When you’re swimming in the sea of diet culture, it is really easy to take what you’re seeing for granted. Our brains say to themselves subconsciously, “Of course all the women I see everyday wear size 0! That makes perfect sense to me!”
Honestly, when we are swimming along like obedient little fishies doing our best to conform to the Western beauty ideal, it’s really easy not to give it a second thought. But the fact is that only 2% of the images we see on a regular basis are plus-size women (size 14+). I would love to know how many women we see on a regular basis are even size 8 or above. And we typically only see images of men who are slim and muscular.
When your brain sees the same images over and over again, it starts to assume that those images are normal, and other images become abnormal. This is why the number one tip I have for you to improve your body image is to start to expose yourself to a much wider set of images: not just tall, white, lean, hour-glass shape, size-0 models, but also medium-sized people, fat people, and super-fat people. People of absolutely all shapes and sizes, all ages, all colors and ethnicities, all sexual identities, all gender identities.
The more you take in images that represent yourself and people bigger than yourself, the easier it will be for you to accept your body. Promise.
What does this look like in reality? A few suggestions:
1) Reduce imagery of very small people and/or very muscular people from your media diet.
Think of all of the sources of images you have in your life. Do you read a lot of women’s magazines or men’s magazines? Think about whether these are helping or hurting your efforts to accept your body. Do you follow thinspiration posts on Instagram or follow outlets on Facebook that promote dieting or weight loss? Unfollow them. Think carefully about all of the places you take in these images and cull, cull, cull.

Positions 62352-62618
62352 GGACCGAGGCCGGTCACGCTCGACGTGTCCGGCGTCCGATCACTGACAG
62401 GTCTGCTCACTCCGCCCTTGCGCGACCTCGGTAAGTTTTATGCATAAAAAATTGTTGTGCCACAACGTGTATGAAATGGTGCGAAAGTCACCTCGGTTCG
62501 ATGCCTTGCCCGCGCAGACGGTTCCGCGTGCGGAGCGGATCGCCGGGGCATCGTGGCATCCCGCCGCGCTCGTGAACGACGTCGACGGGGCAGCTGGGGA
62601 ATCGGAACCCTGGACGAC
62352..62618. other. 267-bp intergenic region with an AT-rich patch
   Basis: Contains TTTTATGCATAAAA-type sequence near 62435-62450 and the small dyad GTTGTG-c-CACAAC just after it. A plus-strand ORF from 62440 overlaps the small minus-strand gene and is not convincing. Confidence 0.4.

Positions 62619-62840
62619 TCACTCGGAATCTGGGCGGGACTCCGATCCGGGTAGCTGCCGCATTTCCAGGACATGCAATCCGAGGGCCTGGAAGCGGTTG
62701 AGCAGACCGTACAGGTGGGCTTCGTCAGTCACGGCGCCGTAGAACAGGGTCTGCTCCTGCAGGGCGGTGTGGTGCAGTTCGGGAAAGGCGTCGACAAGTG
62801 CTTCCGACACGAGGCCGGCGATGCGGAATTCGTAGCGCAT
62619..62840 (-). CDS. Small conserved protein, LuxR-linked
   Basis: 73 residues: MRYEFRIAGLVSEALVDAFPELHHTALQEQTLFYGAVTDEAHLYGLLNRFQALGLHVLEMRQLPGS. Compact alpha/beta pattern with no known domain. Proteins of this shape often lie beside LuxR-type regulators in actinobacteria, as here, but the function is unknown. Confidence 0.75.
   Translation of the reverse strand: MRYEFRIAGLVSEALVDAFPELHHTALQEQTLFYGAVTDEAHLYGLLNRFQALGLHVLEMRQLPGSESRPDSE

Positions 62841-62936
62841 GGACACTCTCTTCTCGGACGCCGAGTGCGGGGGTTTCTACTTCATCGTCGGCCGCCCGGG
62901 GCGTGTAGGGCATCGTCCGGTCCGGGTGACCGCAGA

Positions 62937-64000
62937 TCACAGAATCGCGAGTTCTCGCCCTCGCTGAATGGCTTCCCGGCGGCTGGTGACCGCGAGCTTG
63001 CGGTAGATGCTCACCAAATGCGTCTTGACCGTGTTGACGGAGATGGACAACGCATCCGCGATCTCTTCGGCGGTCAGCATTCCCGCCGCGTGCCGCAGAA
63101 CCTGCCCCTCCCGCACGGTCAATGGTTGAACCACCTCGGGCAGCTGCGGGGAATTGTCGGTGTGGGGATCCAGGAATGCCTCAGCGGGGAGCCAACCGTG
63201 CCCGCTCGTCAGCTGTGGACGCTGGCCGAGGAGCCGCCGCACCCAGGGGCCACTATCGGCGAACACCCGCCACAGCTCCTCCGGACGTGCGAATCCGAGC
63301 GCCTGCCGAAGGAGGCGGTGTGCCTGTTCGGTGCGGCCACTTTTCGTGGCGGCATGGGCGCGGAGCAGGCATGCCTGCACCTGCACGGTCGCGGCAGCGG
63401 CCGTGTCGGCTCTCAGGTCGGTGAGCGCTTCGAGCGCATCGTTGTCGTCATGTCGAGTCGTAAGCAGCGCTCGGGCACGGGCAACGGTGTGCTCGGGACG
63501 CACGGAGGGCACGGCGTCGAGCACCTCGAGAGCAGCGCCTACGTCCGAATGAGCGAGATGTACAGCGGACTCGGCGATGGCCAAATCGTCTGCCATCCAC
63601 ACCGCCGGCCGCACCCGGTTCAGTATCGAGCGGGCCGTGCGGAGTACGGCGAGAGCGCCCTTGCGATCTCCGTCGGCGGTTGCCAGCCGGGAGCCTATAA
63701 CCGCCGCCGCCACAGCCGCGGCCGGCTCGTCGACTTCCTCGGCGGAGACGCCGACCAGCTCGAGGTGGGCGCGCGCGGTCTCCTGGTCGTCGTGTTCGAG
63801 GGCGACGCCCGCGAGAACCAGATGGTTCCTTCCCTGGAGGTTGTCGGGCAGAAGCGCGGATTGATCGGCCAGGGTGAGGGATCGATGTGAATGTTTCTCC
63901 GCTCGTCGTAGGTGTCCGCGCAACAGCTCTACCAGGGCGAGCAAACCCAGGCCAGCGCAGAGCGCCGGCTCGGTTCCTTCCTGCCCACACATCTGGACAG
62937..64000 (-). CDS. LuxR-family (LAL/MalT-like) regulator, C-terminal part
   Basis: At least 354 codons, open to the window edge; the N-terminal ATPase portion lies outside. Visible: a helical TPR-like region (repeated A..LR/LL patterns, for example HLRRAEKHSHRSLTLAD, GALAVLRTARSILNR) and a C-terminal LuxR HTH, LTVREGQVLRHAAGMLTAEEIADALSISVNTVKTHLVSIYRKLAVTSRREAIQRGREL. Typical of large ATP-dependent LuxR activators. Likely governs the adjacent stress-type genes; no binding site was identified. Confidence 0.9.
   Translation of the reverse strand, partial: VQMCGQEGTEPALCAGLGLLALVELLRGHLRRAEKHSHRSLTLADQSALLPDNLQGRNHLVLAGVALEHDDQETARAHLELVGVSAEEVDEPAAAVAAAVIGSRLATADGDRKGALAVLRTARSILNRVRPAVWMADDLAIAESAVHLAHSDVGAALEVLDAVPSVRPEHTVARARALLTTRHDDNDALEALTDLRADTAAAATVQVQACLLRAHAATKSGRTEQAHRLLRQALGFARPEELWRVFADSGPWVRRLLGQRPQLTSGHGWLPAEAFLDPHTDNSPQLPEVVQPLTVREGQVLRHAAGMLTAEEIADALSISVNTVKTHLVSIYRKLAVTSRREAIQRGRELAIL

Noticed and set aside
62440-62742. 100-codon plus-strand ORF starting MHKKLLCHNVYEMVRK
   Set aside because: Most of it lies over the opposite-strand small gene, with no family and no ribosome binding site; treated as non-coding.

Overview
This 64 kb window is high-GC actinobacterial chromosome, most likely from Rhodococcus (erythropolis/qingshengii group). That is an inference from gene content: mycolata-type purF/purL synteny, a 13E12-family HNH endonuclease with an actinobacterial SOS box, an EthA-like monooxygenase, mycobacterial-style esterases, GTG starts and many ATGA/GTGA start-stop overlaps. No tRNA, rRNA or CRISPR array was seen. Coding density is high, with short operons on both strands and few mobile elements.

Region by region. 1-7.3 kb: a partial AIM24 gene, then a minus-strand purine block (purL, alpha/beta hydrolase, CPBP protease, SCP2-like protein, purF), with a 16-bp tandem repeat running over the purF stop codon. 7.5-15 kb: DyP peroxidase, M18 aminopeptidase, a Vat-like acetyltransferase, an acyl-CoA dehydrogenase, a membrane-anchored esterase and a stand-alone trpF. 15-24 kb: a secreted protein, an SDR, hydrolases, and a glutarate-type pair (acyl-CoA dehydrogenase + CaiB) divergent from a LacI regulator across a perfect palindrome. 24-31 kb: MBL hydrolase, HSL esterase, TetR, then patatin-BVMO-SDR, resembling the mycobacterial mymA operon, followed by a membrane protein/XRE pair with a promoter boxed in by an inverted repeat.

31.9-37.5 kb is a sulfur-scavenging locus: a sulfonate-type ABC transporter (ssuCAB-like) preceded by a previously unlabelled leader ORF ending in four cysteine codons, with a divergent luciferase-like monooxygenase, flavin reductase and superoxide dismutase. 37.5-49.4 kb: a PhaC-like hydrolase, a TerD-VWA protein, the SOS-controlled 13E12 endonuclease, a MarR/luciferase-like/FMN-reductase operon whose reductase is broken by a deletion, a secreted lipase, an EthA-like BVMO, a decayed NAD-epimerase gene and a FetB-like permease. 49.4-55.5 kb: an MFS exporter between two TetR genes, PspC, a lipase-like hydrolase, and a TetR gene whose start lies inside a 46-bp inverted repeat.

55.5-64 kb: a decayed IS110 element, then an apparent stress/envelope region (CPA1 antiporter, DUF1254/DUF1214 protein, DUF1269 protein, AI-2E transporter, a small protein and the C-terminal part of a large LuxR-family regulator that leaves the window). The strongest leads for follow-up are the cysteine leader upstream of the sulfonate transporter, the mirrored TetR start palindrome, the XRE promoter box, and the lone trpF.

2) Add imagery of larger people into your media diet.
Where do you hang out online? How could you get more images of larger people in your social media feeds? Think Instagram, Facebook, Snapchat, Pinterest, etc. Whichever platform(s) you use most frequently, find people to follow that routinely post images of larger bodies. (Scroll down for specific resources.)
3) Set aside time each day to look at the new images.
Make sure you’re exposing yourself to the new images on a regular basis. The more you see, the more normalized larger bodies will become.
It’s about balance
I want to be clear: images of smaller people are absolutely fine. Plenty of people are naturally thin and their bodies are completely acceptable and lovable. The goal here is not to demonize small bodies; it is to make your image intake more balanced and representative of society as a whole.
For a while you may even want to swing towards unbalanced (only looking at images of people your size and larger). I found this very healing myself, but again, the idea is to develop an appreciation of all sizes and shapes of bodies, most of all yours.
Where to find imagery of larger people
- My epic list of awesome fat people on Instagram
- My body positive artist gallery
- Body positive photography projects:
I’m always open to other suggestions! Just contact me!